Similar research on prodromal stages takes place with “at-risk relatives” of Parkinson patients, who are either heterozygous for the LRRK2 gene or are homozygous for one of the autosomal-recessive genes for mitochondrial dysfunction in PD (PAKR2, PINK1, DJ1).
Our two interacting brains – Etiologic modulations of neurodegenerative and gastroenteric diseases
Humans live in a symbiotic relationship with the commensal indigenous microbial communities living within them, forming an integrated ecosystem. Our two brains (brain-in-the-skull, brain-in-the-gut) communicate bi-directionally through the gut-brain pathway (or axis). Dysbiotic states of the gut microbiome can be correlated with neurodegenerative disorders, contributing to or modulating their etiology(ies) but not being their root cause(s). Effects on neurodegenerative and gastroenteric diseases include, in particular, Parkinson's (and Alzheimer's) disease. They also include effects of the selective serotonin re-uptake inhibitors (antidepressant medications meant to cause chemical changes in the mind showing gastrointestinal side effects, irritable bowel syndrome, osteoporosis, and developmental disorders such as autism). In the same manner that connections between the brain and spinal cord lesions indicate multiple sclerosis, connections between the gut and enteric nervous system lesions may explain gastroenteric diseases. Cutting-edge research is currently investigating how the second brain also mediates the body's immune response. The above considerations are germane to the Braak hypothesis and should be considered in parallel with it.
Investigations on neuroprotection are at the forefront of PD research. Several molecules have been proposed as potential treatments. However, none of them have been conclusively demonstrated to reduce degeneration. Agents currently under investigation include:
- Anti-apoptotic (Omigapil, CEP-1347);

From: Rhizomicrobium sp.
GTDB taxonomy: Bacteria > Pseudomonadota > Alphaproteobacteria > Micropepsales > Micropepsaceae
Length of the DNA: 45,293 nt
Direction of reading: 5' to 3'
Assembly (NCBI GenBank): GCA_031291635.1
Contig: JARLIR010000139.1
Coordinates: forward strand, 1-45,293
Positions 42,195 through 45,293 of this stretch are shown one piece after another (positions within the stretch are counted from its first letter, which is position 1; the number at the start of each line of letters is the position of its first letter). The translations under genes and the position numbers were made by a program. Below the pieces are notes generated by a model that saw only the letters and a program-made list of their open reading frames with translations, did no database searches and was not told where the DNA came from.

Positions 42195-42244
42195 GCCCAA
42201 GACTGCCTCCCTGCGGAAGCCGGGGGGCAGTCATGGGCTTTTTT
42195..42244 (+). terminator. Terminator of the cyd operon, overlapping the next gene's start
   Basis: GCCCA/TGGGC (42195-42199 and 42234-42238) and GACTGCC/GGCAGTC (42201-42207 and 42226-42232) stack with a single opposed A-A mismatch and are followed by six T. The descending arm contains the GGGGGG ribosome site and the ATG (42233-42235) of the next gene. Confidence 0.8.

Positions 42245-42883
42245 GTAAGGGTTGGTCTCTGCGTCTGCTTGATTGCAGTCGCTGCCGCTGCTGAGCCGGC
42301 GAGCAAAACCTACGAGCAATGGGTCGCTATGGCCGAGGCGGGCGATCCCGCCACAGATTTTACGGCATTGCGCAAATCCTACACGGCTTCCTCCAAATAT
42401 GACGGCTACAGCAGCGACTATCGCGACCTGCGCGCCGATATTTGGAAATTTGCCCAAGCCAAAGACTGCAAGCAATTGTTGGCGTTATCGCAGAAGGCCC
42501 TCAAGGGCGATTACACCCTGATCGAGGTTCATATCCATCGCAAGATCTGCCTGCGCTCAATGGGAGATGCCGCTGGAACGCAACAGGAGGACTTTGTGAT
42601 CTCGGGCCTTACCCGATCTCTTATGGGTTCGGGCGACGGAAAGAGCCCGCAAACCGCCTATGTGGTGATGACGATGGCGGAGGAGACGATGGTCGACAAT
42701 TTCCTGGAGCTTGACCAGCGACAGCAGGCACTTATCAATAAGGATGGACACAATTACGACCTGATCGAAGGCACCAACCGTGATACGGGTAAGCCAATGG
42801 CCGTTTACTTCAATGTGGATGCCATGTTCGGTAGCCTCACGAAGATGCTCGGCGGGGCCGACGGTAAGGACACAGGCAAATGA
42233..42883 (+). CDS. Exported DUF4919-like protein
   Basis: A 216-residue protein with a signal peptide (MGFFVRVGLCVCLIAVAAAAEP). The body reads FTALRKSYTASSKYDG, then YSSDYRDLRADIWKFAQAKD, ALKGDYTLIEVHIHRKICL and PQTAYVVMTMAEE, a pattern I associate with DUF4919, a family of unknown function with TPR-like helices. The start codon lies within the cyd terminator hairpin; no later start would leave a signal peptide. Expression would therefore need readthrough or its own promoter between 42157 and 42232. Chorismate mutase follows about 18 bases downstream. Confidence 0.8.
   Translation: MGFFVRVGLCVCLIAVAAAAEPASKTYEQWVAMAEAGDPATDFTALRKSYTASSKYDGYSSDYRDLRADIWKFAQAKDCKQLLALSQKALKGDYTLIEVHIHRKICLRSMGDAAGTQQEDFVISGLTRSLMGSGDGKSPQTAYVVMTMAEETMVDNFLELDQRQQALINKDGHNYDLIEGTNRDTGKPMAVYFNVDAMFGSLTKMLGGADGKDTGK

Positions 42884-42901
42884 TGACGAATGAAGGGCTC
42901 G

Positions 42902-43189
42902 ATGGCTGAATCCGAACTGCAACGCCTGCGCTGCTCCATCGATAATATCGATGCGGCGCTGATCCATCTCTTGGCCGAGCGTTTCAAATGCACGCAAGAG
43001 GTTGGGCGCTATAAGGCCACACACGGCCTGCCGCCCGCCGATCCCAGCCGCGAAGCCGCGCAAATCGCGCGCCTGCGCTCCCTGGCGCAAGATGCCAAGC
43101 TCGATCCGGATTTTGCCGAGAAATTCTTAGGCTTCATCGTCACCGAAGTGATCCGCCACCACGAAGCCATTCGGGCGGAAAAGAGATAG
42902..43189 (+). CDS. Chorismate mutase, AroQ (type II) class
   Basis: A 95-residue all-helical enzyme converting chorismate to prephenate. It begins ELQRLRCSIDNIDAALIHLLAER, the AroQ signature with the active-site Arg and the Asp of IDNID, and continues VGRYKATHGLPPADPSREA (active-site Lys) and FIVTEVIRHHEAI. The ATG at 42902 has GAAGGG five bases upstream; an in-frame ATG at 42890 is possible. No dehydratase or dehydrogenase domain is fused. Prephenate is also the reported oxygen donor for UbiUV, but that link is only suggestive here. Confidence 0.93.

- Monoamine oxidase (MAO) inhibitors (Selegiline, Rasagiline);
- Promitochondrials (coenzyme Q10, creatine);
- Calcium channel blockers (Isradipine);
- Growth factors (GDNF); and
- Vaccines: A vaccine that primes the human immune system to destroy alpha-synuclein PD01A, developed by the Austrian company Affiris, has entered clinical trials in humans
Since the early 1980s, fetal, porcine, carotid or retinal tissues have been used in cell transplants in which dissociated cells are injected into the substantia nigra in the hope that they will incorporate themselves into the brain in a way that replaces the dopamine-producing cells that have been lost. Although there was initial evidence of mesencephalic dopamine-producing cell transplants being beneficial, double-blind trials to date have indicated that cell transplants produce no long-term benefit. An additional significant problem was the excess release of dopamine by the transplanted tissue, leading to dystonias.
Stem cell transplants
Stem cell transplants are a recent research target because stem cells are easy to manipulate and, transplanted into the brains of rodents and monkeys, have been found to survive and reduce behavioral abnormalities. Nevertheless, the use of fetal stem cells is controversial. It has been proposed that effective treatments may be developed in a less controversial way by the use of induced pluripotent stem cells taken from adults .
Transcranial magnetic stimulation
Repetitive transcranial magnetic stimulation (TMS) temporarily improves Levodopa-induced dyskinesias. Its usefulness in PD is an open research topic [11, 27].